MEng Thesis: Modeling progression of Parkinson's disease


Chronic diseases progress slowly over years and impose a significant burden on patients. To help alleviate this burden, we propose tackling three clinical questions: predicting progression events, summarizing patient state, and identifying prognosis driven subtypes. These questions are challenging because progression is highly heterogeneous across patients. In this thesis, we address these challenges for Parkinson’s disease (PD), the second-most common neurodegenerative disorder, using various machine learning approaches. First, we process data from the Parkinson’s Progression Markers Initiative to convert it into a format that is easier to use for downstream machine learning analyses. Utilizing this data, we design novel data-driven outcomes that capture impairment in motor, cognitive, autonomic, psychiatric, and sleep symptoms and allow for heterogeneity in the patient population. Then, we build survival analysis models to predict these outcomes from baseline. Using our motor and hybrid outcomes can reduce the sample sizes and enrollment time for early PD clinical trials. We can provide further reductions by identifying more severe patients for enrollment via survival analysis and binary classification methods. For summarizing patient state, we seek better representations of disease burden by learning trajectories of disease progression. Lastly, we consider ways to use these patient representations and outcomes for discovering subtypes that capture differing rates of progression. We hope this thesis starts to answer the three clinical questions for PD and sparks more machine learning research in this area.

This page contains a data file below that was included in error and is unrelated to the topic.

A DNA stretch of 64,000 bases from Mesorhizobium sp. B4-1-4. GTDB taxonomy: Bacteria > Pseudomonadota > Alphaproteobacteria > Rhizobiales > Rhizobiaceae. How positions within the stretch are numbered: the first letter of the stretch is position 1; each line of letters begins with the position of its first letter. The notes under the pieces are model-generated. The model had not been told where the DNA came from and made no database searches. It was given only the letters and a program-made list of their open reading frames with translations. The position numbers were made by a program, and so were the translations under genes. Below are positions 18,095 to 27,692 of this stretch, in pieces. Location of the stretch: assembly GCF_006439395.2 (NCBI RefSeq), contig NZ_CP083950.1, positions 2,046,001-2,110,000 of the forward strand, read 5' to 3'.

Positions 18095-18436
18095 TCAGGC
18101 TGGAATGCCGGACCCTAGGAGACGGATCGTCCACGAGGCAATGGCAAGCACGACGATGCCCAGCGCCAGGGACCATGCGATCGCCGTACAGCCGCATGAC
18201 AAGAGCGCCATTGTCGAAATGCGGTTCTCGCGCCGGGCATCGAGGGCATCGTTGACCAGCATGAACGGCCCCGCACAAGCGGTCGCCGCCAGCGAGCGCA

Christina X Ji
Christina X Ji
PhD Student

Christina is interested in applying machine learning to healthcare, detecting distribution shift and developing transfer learning algorithms, and evaluating treatments and reinforcement learning policies with causal inference.